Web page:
Regarding the management of reception structures, the agreement specifies that they are "administered by the competent authorities of the Italian side, according to Italian and European legislation. Disputes arising between these authorities and entities accommodated in the aforementioned structures are exclusively subject to Italian jurisdiction." 

However, the Constitutional Court observed that the Albanian state bears responsibility for matters regulated by the deal, and this responsibility stems not only from constitutional norms but also from international law governing state responsibility within the framework of its extraterritorial application. In this regard, the court affirmed that "there is dual jurisdiction for human rights and freedoms, meaning that Italian jurisdiction in these areas does not exclude Albanian jurisdiction."

Constitutional Court Chief Justice Holta Zaçaj noted that "this interpretation should also be reflected in the acts that will need to be adopted for the implementation of the agreement."

The court’s ruling added that the agreement "does not create new constitutional rights and freedoms, nor does it impose additional restrictions on existing human rights and freedoms beyond those provided by Albanian legal order." Therefore, the court concluded that the claim of violating the rights of foreigners is unfounded.

-Opposition angry at ruling-

In response to the court's decision, the leader of the Democratic Party parliamentary group, Gazmend Bardhi, one of sponsors of the challenge said the ruling was clearly wrong.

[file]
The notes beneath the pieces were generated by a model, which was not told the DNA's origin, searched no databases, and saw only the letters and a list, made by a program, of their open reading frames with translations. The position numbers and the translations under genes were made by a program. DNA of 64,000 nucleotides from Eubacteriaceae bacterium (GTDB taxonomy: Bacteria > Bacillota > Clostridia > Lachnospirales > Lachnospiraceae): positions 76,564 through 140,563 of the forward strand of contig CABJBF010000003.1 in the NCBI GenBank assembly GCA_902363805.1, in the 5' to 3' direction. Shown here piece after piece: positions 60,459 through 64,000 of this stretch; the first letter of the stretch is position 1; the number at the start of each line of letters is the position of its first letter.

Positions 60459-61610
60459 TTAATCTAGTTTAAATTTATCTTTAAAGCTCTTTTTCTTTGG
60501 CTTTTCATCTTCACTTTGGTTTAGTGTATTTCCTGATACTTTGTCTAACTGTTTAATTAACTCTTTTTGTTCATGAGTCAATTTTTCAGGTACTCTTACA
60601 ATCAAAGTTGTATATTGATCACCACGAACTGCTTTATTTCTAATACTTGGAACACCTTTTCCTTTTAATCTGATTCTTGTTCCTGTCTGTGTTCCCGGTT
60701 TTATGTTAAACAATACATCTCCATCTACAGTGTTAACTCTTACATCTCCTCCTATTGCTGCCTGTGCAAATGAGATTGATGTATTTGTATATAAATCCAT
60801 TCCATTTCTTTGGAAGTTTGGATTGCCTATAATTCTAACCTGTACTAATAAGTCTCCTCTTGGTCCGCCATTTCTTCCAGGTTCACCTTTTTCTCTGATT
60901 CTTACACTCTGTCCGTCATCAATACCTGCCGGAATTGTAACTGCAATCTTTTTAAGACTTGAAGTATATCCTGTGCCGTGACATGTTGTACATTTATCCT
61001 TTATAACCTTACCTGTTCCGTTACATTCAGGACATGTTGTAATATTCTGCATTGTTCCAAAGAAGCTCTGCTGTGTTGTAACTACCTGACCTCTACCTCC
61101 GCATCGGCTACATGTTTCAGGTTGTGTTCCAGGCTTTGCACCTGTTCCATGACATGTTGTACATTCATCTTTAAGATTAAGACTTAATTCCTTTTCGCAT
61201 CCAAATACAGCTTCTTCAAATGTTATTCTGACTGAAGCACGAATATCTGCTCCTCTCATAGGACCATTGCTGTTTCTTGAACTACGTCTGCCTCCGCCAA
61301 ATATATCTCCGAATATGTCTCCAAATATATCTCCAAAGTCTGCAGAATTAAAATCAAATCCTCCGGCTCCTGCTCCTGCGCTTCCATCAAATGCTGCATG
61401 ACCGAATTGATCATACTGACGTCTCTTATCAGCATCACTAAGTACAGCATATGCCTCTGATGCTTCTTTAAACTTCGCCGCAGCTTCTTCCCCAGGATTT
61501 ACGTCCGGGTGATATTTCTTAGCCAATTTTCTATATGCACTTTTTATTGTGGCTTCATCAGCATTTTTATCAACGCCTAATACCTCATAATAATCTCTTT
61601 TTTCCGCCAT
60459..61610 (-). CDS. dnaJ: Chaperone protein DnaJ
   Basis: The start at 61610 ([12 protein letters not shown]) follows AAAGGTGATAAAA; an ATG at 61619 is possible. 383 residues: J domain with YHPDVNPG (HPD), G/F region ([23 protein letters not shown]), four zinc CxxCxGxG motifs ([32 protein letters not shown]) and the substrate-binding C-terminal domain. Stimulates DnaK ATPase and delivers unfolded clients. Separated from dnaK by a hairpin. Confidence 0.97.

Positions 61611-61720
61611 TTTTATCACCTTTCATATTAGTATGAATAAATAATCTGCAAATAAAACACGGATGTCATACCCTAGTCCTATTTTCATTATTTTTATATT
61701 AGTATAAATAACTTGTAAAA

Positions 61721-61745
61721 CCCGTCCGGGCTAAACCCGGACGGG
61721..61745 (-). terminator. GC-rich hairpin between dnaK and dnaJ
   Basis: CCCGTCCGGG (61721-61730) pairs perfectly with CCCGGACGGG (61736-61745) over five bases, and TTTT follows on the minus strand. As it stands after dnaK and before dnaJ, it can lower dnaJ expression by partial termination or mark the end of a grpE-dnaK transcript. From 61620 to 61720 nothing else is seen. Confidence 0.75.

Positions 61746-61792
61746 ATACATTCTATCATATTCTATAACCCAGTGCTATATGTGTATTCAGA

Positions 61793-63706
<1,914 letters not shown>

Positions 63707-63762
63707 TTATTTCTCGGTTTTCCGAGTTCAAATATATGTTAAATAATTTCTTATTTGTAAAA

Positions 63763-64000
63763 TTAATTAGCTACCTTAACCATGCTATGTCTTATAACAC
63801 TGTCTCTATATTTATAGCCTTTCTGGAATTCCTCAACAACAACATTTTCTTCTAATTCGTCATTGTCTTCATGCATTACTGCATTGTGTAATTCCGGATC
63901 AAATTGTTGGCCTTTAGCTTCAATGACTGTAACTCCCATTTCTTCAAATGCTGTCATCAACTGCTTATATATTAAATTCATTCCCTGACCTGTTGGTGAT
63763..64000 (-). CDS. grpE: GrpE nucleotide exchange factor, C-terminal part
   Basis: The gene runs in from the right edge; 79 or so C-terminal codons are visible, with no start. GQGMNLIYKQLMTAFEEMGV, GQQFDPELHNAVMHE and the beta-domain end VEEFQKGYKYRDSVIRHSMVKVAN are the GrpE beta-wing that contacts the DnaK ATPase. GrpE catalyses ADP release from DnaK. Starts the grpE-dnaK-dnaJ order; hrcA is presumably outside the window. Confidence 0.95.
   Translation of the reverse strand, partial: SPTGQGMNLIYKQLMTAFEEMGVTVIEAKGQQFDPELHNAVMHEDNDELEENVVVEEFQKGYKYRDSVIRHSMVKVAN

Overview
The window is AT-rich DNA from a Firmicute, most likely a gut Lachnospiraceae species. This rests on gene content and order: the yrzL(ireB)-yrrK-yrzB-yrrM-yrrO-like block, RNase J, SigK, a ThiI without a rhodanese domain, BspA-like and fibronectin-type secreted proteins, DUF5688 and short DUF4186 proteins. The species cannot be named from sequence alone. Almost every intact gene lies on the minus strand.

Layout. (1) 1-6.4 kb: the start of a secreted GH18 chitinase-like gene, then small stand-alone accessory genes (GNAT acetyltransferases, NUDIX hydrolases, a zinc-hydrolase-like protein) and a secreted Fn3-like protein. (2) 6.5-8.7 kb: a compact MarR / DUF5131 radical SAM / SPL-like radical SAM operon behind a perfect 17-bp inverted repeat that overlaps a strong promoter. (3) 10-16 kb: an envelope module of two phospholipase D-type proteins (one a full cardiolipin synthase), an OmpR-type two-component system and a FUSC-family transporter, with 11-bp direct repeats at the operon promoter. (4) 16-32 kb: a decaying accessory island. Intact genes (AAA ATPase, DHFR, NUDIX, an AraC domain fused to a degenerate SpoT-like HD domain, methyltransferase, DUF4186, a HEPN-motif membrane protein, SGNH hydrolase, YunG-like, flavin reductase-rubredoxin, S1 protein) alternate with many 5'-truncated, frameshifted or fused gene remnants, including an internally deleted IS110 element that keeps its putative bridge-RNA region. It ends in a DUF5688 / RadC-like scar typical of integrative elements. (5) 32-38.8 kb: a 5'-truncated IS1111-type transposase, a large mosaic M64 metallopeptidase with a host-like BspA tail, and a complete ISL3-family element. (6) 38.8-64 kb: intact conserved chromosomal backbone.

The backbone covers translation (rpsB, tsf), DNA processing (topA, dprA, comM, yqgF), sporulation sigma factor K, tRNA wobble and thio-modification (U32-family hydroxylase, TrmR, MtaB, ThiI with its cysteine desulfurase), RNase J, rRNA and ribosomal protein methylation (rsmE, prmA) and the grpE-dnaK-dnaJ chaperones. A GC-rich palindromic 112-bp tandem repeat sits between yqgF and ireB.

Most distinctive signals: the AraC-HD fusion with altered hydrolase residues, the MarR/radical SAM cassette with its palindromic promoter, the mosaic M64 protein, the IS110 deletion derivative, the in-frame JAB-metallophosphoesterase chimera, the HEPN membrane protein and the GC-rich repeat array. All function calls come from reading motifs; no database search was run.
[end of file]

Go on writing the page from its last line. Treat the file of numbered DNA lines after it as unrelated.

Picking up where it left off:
"Denial of transparency and, above all, avoiding the possibility of advisory opinion from the European Court of Human Rights are clear indications that the Constitutional Court lost the opportunity to administer justice in this matter," Bardhi said in a statement.

The Constitutional Court now has 30 days to publish a full explanation of its ruling, which will also mark the opening of the way for parliamentary procedures to greenlight the deal. 

Rama’s party has enough votes to pass the deal, and if recent no-discussion votes are any indicator, it will simply be approved in parliament with little regard for opposing options. 

Italy has seen similar discussions, but there too the majority has overruled dissenting voices. 

-Albanian activists mourn court’s decisions-

Grassroots activists in Albania’s Lezha County, where the migrants are to be held, have been protesting for months against the deal, which they say will destroy the area’s tourist industry through creating the reputation of being a “prison camp” on top of violating the human rights of the migrants themselves, on Italy’s behalf. 

“The ruling was a test this court did not pass. The issue was simple: whose interest would this court protect, the people or the one man? The Constitutional Court decided for the latter,” Arilda Lleshi, a young activist from the Lezha District, who laid a funeral wreath at the court’s entrance, said. She was referring to Prime Minister Rama, who the activists accuse of selling parts of Albania for his own political interests.